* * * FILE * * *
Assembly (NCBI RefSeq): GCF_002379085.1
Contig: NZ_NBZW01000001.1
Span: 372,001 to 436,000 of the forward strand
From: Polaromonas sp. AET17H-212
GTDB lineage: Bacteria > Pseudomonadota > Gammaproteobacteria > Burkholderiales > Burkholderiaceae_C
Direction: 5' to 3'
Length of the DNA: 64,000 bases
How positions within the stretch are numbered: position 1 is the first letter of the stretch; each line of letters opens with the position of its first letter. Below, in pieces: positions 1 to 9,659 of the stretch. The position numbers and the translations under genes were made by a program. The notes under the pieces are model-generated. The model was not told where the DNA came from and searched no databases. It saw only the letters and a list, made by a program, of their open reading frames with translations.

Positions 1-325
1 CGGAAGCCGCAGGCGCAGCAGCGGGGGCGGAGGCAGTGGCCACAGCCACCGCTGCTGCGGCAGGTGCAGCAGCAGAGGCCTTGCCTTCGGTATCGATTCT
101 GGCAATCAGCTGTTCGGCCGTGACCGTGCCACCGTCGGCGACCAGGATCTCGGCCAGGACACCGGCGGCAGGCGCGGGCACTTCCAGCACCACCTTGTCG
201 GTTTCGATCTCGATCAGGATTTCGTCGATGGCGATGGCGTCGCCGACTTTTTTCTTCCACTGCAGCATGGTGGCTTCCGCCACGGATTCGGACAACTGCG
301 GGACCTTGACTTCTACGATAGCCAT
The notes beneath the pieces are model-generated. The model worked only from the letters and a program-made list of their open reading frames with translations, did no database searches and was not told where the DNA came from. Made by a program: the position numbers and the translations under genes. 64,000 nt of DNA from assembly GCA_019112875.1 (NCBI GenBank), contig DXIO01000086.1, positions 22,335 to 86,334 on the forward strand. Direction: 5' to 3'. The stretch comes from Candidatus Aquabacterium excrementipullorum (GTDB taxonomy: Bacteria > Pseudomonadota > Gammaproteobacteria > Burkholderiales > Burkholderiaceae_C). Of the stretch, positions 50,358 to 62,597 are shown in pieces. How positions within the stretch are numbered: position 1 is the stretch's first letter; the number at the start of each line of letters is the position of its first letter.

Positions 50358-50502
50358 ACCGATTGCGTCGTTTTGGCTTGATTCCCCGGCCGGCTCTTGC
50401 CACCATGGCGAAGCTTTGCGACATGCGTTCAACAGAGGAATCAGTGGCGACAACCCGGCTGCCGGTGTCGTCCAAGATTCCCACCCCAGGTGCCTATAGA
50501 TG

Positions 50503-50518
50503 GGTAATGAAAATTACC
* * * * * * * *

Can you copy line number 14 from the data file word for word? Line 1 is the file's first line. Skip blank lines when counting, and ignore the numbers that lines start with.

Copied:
The notes beneath the pieces are model-generated. The model worked only from the letters and a program-made list of their open reading frames with translations, did no database searches and was not told where the DNA came from. Made by a program: the position numbers and the translations under genes. 64,000 nt of DNA from assembly GCA_019112875.1 (NCBI GenBank), contig DXIO01000086.1, positions 22,335 to 86,334 on the forward strand. Direction: 5' to 3'. The stretch comes from Candidatus Aquabacterium excrementipullorum (GTDB taxonomy: Bacteria > Pseudomonadota > Gammaproteobacteria > Burkholderiales > Burkholderiaceae_C). Of the stretch, positions 50,358 to 62,597 are shown in pieces. How positions within the stretch are numbered: position 1 is the stretch's first letter; the number at the start of each line of letters is the position of its first letter.